Most South Africans were disgusted and wished the worst on the white men when they appeared in court. Indeed, the experience of most people in urban areas today – South Africa is a highly urbanised society – is the opposite: a remarkable degree of kindliness and warm-heartedness between blacks and whites.

Frans Cronje, CEO of the SA Institute of Race Relations says within most South Africans there exists a “vast well of common decency and mutual respect across the colour line”, despite the country’s brutal racial history and politicians attempting to turn people against each other. He quotes a 2016 poll asking people whether “the different races need each other for progress and there should be full opportunity for people of all races”. Nearly 84 per cent of people in mainly black urban areas said yes. In informal areas and shack settlements almost 90 per cent agreed. Among white people just over 80 per cent agreed.

But what about personal friendships between black and white? Last Monday marked three years since Nelson Mandela died, and anyone who witnessed the scores of black and white people hugging, crying and dancing together in the road outside his house in Houghton, Johannesburg that day would have thought he had made it possible for skin colour not to matter anymore. In the beautiful nation he envisaged, blacks and whites would not just tolerate each other, but become friends in the deeper sense.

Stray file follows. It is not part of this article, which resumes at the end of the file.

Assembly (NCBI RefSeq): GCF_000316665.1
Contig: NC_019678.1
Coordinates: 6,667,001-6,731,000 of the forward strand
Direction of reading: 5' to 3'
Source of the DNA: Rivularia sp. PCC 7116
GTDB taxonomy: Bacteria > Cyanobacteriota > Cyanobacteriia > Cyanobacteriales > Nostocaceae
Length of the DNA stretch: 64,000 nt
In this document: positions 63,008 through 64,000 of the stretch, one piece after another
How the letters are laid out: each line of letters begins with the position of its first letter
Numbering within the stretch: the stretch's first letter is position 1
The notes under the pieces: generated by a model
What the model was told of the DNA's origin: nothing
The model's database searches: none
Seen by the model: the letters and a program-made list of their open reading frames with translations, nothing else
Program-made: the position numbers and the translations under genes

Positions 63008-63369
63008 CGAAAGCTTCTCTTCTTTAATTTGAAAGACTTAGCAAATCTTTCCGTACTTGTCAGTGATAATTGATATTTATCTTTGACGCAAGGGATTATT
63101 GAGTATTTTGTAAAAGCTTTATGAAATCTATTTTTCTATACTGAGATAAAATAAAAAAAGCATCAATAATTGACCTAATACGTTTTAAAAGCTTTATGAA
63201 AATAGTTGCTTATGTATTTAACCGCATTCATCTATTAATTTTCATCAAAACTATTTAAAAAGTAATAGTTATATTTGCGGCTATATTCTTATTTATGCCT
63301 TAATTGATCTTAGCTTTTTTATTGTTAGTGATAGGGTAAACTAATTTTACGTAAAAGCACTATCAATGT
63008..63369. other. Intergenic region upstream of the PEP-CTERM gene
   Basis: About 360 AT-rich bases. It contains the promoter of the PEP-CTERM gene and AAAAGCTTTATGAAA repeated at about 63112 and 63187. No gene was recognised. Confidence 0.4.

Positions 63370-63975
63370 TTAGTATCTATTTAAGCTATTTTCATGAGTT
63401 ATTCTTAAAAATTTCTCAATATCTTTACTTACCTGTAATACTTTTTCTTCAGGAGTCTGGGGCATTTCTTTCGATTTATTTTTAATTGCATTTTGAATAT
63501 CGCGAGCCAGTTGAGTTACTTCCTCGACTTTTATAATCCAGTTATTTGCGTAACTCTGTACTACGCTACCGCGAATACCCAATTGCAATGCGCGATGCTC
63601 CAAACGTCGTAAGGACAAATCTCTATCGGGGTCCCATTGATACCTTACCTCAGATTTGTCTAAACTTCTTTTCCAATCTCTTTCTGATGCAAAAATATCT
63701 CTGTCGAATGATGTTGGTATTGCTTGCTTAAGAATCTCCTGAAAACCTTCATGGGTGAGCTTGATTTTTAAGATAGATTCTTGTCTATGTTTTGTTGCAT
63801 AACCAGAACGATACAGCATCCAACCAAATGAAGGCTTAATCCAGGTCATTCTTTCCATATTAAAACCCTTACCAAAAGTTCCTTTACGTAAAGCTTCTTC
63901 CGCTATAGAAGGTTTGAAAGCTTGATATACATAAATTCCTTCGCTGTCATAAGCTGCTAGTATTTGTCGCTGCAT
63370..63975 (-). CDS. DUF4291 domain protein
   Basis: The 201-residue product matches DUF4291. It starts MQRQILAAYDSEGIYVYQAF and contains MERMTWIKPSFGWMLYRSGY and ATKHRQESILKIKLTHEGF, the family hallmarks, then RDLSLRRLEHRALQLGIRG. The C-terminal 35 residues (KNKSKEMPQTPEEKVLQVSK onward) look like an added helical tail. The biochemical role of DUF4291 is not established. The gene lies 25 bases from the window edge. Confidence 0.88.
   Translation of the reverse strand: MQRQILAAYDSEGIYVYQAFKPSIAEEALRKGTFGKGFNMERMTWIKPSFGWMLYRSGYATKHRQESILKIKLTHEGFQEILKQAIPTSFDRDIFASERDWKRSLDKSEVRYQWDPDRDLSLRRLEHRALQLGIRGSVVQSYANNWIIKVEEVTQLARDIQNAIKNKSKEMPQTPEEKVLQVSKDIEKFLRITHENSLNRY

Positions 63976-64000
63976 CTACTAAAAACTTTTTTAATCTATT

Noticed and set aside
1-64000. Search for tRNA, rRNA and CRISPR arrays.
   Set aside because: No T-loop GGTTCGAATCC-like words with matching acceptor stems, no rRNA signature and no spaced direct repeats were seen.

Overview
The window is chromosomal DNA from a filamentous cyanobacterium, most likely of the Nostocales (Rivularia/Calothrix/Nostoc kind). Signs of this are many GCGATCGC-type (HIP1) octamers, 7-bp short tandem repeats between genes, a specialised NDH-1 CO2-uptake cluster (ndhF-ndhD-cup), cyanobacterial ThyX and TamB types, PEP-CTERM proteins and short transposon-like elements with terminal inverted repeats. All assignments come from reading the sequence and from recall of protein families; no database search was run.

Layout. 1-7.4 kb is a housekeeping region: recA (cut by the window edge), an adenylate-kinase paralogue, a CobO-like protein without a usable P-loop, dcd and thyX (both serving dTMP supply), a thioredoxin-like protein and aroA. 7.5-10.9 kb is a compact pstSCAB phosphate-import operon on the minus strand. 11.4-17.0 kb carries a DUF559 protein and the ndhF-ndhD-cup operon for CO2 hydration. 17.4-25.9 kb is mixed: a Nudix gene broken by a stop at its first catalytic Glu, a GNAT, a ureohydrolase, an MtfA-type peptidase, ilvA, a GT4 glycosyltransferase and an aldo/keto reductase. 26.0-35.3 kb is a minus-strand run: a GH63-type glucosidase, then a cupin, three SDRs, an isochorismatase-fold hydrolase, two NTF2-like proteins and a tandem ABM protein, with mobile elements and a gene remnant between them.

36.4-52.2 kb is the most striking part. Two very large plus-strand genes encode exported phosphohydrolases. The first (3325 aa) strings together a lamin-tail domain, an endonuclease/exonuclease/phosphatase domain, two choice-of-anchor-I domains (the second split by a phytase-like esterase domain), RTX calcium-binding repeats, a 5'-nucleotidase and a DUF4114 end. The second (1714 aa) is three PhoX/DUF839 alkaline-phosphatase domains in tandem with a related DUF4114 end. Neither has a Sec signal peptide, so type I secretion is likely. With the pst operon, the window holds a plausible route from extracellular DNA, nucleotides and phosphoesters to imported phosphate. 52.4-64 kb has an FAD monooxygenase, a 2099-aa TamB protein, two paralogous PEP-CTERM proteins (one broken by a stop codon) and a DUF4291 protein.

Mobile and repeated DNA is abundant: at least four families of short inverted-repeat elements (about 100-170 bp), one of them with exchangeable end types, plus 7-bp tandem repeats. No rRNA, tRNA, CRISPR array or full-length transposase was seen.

Sadly, it has not happened on a mass scale, despite many people’s best intentions. The power relationship between blacks and whites is too skewed, not a good foundation for genuine friendship. In the main, whites are still too wealthy and powerful compared to their black compatriots.

How many people in the minority white communities – whether Greek, Jewish, Afrikaans, or others – have personal black friends? Not just colleagues at work, or familiar waiters in restaurants with whom they exchange greetings, but actual friends with whom they socialise, share intimacies and spend lots of time. Very few. Superficial, contrived friendships are not enough to show that racism has gone.

Indeed, those sorts of light friendships referred to above ring alarm-bells for Jews who have often heard Jew-haters loudly proclaiming how many Jews they know, as if this proves their non-racial credentials: “You can’t say I’m anti-Semitic, because some of my best friends are Jews!”